After improving their play and earning a three-match winning streak, Verdy have now reached the last of their five consecutive mid-summer matches. Their opponents on this day were Giravanz Kitakyushu, the team sitting in second place in the table and currently on a 7-match winning streak. The game took place on Kyushu soil.
With Jin Hanato absent from the team, the changes in the Verdy squad began up front, as Koki Morita started in the free role and Shion Inoue was placed at left wide striker. Meanwhile, Yuhei Sato and Haruya Ide were selected to pair in front central midfield and Yoshito Okubo returned to the bench after having been left out of the squad in the previous match.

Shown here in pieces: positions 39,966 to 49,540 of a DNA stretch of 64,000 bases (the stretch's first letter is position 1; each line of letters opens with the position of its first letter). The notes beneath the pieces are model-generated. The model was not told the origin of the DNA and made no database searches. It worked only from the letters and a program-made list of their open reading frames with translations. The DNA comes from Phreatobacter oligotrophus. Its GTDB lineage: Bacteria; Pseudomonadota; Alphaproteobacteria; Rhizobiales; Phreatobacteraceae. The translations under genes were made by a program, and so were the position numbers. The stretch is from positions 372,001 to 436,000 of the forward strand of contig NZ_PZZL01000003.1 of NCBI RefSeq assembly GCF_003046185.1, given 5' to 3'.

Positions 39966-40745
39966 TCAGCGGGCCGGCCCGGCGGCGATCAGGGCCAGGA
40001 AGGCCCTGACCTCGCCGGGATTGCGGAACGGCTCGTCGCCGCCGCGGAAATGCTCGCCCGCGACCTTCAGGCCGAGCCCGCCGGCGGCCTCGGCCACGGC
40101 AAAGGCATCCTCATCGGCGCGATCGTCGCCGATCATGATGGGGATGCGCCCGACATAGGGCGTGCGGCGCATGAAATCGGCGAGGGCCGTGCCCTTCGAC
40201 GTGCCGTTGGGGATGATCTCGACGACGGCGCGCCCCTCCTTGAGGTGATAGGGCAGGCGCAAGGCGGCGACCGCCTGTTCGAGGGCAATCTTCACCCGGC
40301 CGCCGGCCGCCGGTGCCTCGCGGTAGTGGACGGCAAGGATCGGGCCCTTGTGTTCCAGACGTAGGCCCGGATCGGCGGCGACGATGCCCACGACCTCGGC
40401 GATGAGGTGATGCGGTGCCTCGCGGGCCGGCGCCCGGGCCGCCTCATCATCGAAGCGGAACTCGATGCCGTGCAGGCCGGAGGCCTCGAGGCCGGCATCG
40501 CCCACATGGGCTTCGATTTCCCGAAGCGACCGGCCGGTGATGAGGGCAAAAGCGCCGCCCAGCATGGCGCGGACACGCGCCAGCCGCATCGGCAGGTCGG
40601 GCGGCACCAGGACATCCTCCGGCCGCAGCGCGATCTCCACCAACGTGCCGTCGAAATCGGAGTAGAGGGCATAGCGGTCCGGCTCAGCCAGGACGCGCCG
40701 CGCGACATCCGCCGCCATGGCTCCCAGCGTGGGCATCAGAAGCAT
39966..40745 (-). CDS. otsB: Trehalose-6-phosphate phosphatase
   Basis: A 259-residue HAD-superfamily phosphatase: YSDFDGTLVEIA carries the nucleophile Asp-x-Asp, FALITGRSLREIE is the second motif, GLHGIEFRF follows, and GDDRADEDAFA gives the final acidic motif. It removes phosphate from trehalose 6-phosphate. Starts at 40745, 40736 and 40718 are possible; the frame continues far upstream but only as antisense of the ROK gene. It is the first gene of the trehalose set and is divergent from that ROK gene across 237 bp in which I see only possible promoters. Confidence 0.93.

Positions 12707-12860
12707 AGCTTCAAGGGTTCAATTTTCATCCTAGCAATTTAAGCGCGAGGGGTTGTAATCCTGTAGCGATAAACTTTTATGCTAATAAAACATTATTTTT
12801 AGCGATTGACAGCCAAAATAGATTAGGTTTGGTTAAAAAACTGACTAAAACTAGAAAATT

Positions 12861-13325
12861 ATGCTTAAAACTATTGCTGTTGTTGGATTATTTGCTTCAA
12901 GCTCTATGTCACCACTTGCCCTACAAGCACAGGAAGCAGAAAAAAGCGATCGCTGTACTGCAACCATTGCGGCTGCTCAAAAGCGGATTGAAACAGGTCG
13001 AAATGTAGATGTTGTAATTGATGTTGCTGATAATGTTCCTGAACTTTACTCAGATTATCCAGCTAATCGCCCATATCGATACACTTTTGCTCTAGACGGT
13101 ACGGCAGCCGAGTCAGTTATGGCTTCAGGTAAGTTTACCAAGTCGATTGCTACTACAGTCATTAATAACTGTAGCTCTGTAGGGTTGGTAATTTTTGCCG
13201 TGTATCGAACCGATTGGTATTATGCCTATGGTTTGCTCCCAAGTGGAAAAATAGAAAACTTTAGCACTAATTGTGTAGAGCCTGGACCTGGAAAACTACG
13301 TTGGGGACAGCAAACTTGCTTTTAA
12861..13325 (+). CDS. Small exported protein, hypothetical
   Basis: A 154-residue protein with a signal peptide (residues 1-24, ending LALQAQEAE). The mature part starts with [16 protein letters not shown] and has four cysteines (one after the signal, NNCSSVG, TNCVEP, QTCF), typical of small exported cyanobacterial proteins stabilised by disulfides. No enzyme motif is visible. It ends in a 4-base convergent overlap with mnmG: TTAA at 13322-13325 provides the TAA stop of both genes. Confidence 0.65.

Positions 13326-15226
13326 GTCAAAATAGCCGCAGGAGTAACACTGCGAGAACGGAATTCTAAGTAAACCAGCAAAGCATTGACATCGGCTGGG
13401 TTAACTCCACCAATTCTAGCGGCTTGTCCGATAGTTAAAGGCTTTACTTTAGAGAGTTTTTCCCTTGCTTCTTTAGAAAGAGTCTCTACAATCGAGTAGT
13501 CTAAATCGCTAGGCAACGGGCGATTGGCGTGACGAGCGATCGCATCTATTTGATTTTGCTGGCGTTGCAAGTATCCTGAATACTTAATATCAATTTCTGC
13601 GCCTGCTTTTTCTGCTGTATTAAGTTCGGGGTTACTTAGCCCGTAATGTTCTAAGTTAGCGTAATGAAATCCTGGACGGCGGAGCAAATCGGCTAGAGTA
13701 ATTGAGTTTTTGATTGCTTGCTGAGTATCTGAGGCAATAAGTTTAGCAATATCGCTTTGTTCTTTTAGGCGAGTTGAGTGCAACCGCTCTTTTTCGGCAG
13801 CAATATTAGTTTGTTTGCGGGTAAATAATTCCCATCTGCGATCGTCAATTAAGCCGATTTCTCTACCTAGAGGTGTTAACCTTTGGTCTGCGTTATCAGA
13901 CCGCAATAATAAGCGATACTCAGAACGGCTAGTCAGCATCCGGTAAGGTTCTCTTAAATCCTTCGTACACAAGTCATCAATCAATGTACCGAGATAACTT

This was a game between two teams with well-defined styles, both of whom were riding a wave of momentum. As such, the match began with each side confronting the other head on, pressing from the front and winning the ball in high positions before beginning attacks of their own. While Kitakyushu showed a tendency to play the ball quickly to their front line, Verdy responded by evading the opposition press with high-tempo pass work that enabled them to quickly carry the ball up the pitch. Either team looked poised to earn a clear chance and the match would reach its first turning point in the 10th minute when Junki Koike received the ball in space on the right side of the penalty area. Koike pulled away his marker before laying the ball off to Yuta Narawa, who spotted Inoue making a run on the far side and drilled a quick, pinpoint cross with his first touch that was met by Inoue and took a deflection past both the goalkeeper and closing defender, eventually rolling into the open net to give Verdy the lead. In the 12th minute, Sato played a pass into space from near the halfway line and Koike broke free to latch onto the ball and carry it into the box. However, his eventual shot was off target. Having failed to convert, Verdy would next be pushed back on their left side and in the 13th minute, the defense was unable to clear a cross-shot in front of goal. Matheus attempted to beat the ball away, but he could only to send it to the right side of the box where it was tapped home by an opposition player to bring the match level. Moments later, in the 16th and 20th minutes, Verdy would endure sustained attacks as Kitakyushu rode their momentum. In both cases, however, Matheus came to the rescue with fine saves and prevented the team from conceding the lead. On the opposite end, Verdy pinned their opponents back and in the 27th minute, Morita received the ball on the left of the penalty area and played a lateral pass through the box, where Sato made a run on the right side and met the ball first time, only to see his shot drift off target. In the 37th minute, Verdy repelled a chance from a set piece and then began a trademark flowing passing move that had pace and stretched the defense, creating a numerical advantage in front of goal. This time, however, Inoue’s final ball was just cleared by a defender.